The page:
Rep. Devin Nunes (R-CA) took a move from President Donald Trump's playbook on Wednesday when he asked Russian Twitter bots to help him spread an article from conservative The Federalist.
Whether Nunes was joking -- as Trump indicated he was after asking Russia to hack Hillary Clinton's emails during the 2016 presidential election -- is arguable, but it highlights the trivial manner in which Nunes treats the idea of Russian interference in U.S. politics.
The nature of the article Nunes shared makes his comment all the more insulting, as it claimed to debunk various left-wing conspiracies about Russian-linked Twitter accounts spreading propaganda across the platform.
The Russian bots Nunes is referring to are Twitter accounts linked to the Internet Research Agency (IRA), a Russian organization that stood at the center of the multifaceted effort by groups close to the Russian state and President Vladimir Putin to interfere in the 2016 US election. Special counsel Robert Mueller handed down a detailed indictment of 13 Russian nationals and three Russian entities last week, including the IRA, for "violating US criminal laws in order to interfere with US elections and political processes."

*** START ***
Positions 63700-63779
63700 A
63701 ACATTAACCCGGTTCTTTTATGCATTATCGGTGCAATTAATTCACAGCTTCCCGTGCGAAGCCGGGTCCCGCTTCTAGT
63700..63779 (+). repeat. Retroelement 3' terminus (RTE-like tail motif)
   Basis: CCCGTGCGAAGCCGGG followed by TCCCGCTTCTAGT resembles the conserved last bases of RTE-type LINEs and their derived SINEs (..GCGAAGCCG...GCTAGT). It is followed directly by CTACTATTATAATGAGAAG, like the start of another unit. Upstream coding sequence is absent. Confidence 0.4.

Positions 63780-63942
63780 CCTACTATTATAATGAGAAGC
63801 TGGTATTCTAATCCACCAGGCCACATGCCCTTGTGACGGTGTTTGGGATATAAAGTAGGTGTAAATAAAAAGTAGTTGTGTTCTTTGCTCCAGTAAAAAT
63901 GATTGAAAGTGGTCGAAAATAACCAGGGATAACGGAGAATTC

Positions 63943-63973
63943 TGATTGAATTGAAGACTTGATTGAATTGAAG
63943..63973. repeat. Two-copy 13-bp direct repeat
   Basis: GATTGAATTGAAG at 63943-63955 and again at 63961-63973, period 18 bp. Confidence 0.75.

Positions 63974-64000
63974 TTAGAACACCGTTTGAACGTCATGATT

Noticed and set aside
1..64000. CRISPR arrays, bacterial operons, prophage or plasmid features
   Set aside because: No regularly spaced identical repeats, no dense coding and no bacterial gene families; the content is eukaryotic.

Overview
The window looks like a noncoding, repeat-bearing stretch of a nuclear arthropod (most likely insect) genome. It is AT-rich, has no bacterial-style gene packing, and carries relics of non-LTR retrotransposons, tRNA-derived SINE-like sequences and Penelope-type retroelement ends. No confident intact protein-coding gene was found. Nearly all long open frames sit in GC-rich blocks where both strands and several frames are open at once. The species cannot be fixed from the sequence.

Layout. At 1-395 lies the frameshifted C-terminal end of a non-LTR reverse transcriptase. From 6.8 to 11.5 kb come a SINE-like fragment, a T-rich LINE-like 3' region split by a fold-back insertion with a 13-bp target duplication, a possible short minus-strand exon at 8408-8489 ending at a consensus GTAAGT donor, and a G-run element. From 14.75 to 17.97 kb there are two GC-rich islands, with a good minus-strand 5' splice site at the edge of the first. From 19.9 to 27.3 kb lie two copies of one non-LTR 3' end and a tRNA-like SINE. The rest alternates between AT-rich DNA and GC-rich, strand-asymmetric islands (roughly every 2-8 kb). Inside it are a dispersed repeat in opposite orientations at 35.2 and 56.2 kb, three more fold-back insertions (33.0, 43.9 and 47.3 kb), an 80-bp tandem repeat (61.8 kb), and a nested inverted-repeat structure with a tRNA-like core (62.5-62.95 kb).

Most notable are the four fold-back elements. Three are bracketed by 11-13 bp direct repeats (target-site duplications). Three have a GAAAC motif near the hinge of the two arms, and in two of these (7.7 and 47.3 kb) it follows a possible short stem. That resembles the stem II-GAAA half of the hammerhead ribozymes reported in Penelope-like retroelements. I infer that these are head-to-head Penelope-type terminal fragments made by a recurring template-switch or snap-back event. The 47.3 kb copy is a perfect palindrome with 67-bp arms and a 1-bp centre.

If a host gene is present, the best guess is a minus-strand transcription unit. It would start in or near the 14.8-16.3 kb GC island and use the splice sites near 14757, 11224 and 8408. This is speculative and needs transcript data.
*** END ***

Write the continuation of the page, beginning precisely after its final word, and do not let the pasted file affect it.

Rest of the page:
Russian bots also were found to have helped popularize the ReleaseTheMemo hashtag around the time Nunes was seeking Trump's go ahead to make public his memo regarding alleged misconduct within the FBI and Justice Department.
Although the article argues that #ReleaseTheMemo was not pushed by IRA-linked Russian bots, data from Hamilton 68, a website launched last year that says it tracks Russian propaganda in near-real time, seems to suggest otherwise — during a two-day period in January, the frequency with which these bots tweeted the hashtag skyrocketed by 233,000%. The article though also casts doubt on Hamilton 68's methodology, and points to the fact that the site does not disclose which specific accounts it is tracking.